No matter what industry you represent or what Revenue Management project initiative you are planning, before you can begin you must answer the question – Got Data?
For experienced Pricing and Revenue Management practitioners, this requirement for data comes as no surprise, and in some cases is the catalyst behind a new Revenue Management initiative. However, for Revenue Management pioneers of a new industry, answering this question can often be a hurdle to clear before starting.
Below are some categories of data we analyze before initiating new Revenue Management projects, and should be beneficial for consideration to Revenue Management pioneers.
- Sales history: Sales transaction history is certainly the most essential data an organization collects to ensure they can begin a Revenue Management initiative. This data drives demand analytics and is an essential component of most strategies, so the more comprehensive and accurate it is, the more sophisticated design options will exist for a project.
- Customers: This spectrum can range from being able to identify a unique customer sale to a comprehensive CRM system where you have history of all sales and service interactions, and maybe even demographics. This is frequently the source needed for segmentation analysis.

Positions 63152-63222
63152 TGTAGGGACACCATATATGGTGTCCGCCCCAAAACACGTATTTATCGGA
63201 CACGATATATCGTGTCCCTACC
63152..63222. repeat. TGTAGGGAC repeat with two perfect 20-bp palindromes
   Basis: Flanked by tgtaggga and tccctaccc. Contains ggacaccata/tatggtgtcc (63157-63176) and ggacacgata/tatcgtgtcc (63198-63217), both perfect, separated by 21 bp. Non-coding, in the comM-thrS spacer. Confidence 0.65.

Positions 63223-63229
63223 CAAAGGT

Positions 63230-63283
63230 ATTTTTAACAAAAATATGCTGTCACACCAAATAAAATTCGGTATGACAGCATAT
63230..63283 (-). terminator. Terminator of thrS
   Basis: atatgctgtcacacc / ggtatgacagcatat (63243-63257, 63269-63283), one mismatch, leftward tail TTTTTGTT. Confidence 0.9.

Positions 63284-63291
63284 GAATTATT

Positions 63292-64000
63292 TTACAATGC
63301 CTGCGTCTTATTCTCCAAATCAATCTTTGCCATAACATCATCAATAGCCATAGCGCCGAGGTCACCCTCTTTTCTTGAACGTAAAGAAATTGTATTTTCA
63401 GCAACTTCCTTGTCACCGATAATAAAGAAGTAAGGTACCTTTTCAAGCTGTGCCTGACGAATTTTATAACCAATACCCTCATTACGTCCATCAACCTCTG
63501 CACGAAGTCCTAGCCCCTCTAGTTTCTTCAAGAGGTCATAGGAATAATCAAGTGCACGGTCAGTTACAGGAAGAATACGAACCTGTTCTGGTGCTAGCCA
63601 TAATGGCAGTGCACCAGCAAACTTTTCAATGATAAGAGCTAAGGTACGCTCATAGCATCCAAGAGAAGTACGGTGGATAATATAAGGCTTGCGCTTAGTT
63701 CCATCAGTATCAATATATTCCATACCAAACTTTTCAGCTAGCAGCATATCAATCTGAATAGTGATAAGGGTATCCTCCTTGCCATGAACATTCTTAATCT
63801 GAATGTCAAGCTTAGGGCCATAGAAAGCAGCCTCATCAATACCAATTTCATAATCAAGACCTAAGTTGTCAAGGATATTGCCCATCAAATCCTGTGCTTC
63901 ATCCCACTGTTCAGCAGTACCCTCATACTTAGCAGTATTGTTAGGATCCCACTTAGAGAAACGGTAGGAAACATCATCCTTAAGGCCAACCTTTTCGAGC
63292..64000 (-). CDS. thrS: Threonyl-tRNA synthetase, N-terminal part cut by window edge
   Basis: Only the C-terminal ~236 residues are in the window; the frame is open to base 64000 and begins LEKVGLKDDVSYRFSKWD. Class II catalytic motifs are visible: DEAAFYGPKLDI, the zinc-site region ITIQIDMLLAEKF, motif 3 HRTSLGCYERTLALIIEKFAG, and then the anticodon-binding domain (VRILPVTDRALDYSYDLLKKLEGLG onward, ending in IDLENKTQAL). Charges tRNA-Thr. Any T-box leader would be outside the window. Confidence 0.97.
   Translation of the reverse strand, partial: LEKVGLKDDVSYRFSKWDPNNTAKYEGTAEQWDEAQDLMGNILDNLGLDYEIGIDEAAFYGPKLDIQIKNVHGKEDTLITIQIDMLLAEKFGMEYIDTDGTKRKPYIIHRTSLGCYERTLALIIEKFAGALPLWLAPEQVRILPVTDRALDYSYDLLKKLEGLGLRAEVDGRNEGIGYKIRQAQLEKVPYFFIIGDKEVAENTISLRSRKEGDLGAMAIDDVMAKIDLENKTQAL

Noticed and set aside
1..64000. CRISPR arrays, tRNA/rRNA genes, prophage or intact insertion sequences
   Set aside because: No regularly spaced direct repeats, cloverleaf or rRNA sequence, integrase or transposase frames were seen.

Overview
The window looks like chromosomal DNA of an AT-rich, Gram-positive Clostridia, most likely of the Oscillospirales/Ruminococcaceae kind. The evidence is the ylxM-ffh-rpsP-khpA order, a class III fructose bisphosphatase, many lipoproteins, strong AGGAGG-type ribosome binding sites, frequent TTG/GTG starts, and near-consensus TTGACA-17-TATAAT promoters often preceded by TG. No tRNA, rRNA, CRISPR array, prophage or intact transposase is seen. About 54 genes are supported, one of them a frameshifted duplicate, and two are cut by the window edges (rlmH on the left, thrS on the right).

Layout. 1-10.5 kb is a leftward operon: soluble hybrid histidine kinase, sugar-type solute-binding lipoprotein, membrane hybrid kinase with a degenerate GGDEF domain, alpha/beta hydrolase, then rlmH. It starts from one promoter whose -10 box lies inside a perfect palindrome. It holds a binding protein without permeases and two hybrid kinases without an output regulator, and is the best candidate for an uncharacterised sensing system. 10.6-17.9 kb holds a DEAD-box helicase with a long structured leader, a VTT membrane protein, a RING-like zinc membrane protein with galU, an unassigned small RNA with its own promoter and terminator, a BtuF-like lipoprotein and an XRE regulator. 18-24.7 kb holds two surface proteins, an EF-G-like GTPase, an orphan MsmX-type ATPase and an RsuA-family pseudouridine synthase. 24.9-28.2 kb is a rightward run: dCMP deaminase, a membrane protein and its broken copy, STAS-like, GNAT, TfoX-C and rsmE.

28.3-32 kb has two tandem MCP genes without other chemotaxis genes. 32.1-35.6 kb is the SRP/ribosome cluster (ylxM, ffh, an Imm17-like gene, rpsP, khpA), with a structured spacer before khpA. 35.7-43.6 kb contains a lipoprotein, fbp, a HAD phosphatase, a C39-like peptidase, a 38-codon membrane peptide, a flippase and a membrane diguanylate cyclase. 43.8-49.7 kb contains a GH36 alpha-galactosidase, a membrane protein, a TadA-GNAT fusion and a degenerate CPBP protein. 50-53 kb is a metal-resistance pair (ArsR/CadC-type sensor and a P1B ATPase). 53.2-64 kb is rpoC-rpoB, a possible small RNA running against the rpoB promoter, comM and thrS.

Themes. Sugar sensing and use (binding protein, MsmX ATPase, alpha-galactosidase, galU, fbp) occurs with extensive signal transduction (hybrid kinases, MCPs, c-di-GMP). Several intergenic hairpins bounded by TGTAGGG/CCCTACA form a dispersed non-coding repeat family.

- Price history: Storing a comprehensive history of pricing attributes (list, ask, sale) for products and services sold is essential for those pursuing a pricing initiative. Price history enables design options for incorporating price effects into forecasting demand models.
- Competitor: Having competitor’s price history along with your own price history enables more design options for explaining demand effects. Some industries share sales data through a third-party provider – which can serve as market share.
- Capacity/inventory levels: Whether it’s a service or product being sold, the inventory level on hand or some measurement of capacity or utilization for a service company present at different points in time is crucial. This data often influences sales and/or pricing history and is essential for inventory optimization.
- Promotional campaigns: Marketing initiatives can be challenging to track over time, but offer additional explanatory variables for demand fluctuations.
An analysis of data available to your organization is essential for starting a Revenue Management initiative because the design options and quality of your results are heavily dependent on your data. Additionally, since delays in starting an initiative can be losses in revenue opportunity, consider incorporating new data over time (as it becomes ready) as an effective way to balance gains over losses as you execute your roadmap to revenue gains.